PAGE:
Detroit Free Press, "Lawsuit seeks to block planned school closings," June 6, 2007

Michigan Education Digest, "Detroit Public Schools announces school closings," Jan. 9, 2007

Michigan Education Report, "DPS enrollment down by thousands," Feb. 23, 2007

Michigan Education Digest, "Detroit school board votes to close 34 schools," April 10, 2007

YPSILANTI, Mich. — Four Ypsilanti school board members will not be prosecuted for violating the Michigan Open Meetings Act in March, when they attended a meeting with teachers and other staff members, according to The Ann Arbor News.

The board members attended a meeting on March 8 at the Michigan Education Association school employees union office to hear complaints about one of the district's principals. Although the board members said they rotated in and out of the room to avoid reaching a quorum, Washtenaw County Deputy Chief Assistant Prosecutor Steve Hiller found through investigation that a quorum was present and thus made the gathering a meeting of the board of education, according to a memo sent by the Prosecutor's office to The News.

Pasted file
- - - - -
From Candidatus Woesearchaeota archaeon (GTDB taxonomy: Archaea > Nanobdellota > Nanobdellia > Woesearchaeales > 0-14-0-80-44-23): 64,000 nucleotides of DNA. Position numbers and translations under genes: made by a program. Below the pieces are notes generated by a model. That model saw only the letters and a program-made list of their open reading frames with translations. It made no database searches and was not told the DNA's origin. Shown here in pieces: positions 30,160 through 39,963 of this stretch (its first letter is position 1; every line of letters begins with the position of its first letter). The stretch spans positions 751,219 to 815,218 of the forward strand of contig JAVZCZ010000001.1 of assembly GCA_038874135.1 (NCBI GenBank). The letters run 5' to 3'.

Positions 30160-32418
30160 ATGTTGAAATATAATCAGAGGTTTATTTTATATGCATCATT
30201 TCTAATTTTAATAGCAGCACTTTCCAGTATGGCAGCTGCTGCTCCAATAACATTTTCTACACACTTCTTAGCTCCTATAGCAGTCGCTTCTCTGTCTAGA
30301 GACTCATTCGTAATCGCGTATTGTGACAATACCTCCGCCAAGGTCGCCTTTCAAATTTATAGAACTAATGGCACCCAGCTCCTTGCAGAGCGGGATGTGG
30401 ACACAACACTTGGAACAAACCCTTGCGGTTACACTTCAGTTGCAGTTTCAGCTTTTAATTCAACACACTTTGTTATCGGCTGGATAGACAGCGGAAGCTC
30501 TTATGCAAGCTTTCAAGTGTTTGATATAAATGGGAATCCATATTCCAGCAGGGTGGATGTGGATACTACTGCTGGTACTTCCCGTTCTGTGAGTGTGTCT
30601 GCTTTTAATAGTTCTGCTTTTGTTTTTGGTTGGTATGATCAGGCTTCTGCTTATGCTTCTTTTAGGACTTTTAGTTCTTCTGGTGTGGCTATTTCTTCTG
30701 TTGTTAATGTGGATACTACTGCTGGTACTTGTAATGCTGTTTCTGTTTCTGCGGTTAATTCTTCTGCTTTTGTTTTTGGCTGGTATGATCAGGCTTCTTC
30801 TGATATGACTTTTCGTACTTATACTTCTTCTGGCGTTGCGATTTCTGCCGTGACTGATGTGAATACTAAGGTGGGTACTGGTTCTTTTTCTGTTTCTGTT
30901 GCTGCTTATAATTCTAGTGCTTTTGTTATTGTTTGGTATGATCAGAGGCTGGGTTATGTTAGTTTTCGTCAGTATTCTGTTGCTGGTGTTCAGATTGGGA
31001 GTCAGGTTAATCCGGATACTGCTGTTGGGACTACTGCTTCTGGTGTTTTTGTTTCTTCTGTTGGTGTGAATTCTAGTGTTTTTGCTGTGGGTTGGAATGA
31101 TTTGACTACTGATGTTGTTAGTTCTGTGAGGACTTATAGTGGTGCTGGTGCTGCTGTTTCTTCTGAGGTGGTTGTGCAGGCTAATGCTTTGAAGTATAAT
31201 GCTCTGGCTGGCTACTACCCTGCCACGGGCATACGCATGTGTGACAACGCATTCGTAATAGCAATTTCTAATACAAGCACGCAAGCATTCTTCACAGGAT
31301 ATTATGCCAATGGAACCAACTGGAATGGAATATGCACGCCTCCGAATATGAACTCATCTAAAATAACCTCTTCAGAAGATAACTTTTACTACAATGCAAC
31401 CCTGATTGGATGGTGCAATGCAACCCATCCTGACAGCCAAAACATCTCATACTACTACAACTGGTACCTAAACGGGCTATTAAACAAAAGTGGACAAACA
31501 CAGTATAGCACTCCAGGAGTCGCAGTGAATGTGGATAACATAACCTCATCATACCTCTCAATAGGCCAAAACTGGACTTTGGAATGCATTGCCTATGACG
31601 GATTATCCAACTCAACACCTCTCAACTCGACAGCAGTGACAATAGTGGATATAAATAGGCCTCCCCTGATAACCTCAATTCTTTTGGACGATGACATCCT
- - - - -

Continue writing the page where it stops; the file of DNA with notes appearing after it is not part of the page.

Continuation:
The Michigan Open Meetings Act was violated because a quorum constitutes a board of education meeting and members of the public were not notified and minutes were not taken, The News reported.

"We did not know there would be four board members," board member Tom Reiber told The News. "Some mistakes were made. Either all board members should have been notified or have it said that we're only inviting less than a quorum of board members. We shouldn't have been rotating, but that's the way it was being handled at the time I came in."